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Why do the people of Tanagra have before their city an Achilleum, that is, a place bearing this name? For it is related that Achilles actually had more enmity than friendship for the city, since he carried off Stratonicê, the mother of Poemander, and slew Acestor, the son of Ephippus.1

While the territory of Tanagra was still inhabited in village communities, Poemander, the father of Ephippus, had been besieged by the Achaeans in the place called Stephon, because of his unwillingness to join their expedition.2 But he abandoned that stronghold by night and fortified Poemandria.3 [p. 221] Polycrithus the master-builder, however, who was present, spoke slightingly of the fortifications and, in derision, leaped over the moat. Poemander was enraged and hastened to throw at him a great stone which had been hidden there from ancient days, set aside for use in the ritual of the Nyctelia.4 This stone Poemander snatched up in his ignorance, and hurled. He missed Polycrithus, but slew his son Leucippus. According to the law, therefore, he had to depart from Boeotia and become a suppliant at a stranger's hearth. But this was not easy, since the Achaeans had invaded the territory of Tanagra. Accordingly he sent his son Ephippus to appeal to Achilles. Ephippus, by his persuasive words, brought to his father Achilles, as well as Tlepolemus, the son of Heracles, and Peneleös, the son of Hippalcmas, all of them interrelated. Poemander was escorted by them to Chalcis, and there at the house of Elephenor he was purified of the murder. Therefore he honoured these heroes and set apart sacred precincts for them all, and of these the precinct of Achilles has still kept its name.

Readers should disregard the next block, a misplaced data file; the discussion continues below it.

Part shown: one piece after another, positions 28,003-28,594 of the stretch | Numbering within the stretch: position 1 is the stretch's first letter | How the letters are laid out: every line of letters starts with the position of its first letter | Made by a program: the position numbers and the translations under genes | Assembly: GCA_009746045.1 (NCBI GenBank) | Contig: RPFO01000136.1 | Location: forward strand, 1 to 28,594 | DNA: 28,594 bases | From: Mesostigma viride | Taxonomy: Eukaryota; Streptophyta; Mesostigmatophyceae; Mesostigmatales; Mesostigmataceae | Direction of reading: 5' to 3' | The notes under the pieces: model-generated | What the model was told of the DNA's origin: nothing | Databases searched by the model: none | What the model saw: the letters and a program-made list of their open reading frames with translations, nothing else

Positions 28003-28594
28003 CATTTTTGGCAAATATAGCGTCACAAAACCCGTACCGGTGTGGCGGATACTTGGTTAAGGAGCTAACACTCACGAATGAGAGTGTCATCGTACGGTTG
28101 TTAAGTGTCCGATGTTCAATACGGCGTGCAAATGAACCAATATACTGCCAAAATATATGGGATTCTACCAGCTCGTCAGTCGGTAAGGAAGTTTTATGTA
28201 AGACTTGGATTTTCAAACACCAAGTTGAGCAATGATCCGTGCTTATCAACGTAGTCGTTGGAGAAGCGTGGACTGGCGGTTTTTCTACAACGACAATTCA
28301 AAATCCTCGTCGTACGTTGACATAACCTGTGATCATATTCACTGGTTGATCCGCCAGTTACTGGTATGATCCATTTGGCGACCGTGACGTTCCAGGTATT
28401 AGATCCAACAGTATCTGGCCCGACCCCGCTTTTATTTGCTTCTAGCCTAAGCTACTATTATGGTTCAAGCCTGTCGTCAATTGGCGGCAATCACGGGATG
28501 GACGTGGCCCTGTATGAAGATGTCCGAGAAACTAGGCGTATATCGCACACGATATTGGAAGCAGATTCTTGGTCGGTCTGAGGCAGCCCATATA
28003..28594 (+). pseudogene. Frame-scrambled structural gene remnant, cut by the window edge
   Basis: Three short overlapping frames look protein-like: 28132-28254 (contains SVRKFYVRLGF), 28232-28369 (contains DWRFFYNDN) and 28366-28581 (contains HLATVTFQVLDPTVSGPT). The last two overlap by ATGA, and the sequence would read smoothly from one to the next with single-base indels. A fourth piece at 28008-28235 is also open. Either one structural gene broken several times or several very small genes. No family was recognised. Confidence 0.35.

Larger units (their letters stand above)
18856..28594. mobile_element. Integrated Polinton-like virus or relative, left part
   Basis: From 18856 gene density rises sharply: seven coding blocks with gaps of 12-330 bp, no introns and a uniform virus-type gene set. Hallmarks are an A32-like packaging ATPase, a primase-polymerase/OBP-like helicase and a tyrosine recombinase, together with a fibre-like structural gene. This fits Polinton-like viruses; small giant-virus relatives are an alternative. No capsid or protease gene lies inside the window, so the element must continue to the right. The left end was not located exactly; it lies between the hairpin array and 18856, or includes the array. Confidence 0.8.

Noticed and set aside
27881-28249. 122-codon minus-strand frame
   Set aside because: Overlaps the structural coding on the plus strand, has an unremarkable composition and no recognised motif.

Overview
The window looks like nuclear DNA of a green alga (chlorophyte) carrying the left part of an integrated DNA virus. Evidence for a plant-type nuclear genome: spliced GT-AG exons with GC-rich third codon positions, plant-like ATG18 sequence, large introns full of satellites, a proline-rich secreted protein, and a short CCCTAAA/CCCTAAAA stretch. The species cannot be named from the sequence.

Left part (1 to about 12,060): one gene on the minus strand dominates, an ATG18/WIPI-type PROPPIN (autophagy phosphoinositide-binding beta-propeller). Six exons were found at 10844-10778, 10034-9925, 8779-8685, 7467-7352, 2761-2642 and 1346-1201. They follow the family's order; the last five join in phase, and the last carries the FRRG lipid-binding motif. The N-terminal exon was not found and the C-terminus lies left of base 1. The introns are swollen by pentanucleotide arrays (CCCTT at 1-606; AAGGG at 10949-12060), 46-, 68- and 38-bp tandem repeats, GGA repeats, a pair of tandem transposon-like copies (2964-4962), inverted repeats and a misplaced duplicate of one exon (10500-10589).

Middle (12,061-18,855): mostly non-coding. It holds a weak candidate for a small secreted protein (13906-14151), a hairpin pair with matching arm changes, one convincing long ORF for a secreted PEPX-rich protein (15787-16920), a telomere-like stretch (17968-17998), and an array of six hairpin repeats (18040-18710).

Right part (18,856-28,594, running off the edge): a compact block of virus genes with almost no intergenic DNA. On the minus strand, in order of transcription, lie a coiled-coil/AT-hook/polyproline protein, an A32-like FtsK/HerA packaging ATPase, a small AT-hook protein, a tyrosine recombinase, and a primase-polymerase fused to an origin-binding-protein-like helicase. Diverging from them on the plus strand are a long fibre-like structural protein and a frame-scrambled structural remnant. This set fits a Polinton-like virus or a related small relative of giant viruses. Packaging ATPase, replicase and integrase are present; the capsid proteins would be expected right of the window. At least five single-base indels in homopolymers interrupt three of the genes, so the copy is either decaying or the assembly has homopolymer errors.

1 A grandson of Poemander.

2 Against Troy.

3 Cf. Pausanias, ix. 20. 1.

4 These rites resembled those of the rending and resurrection of Osiris; cf. Moralia 367 f.

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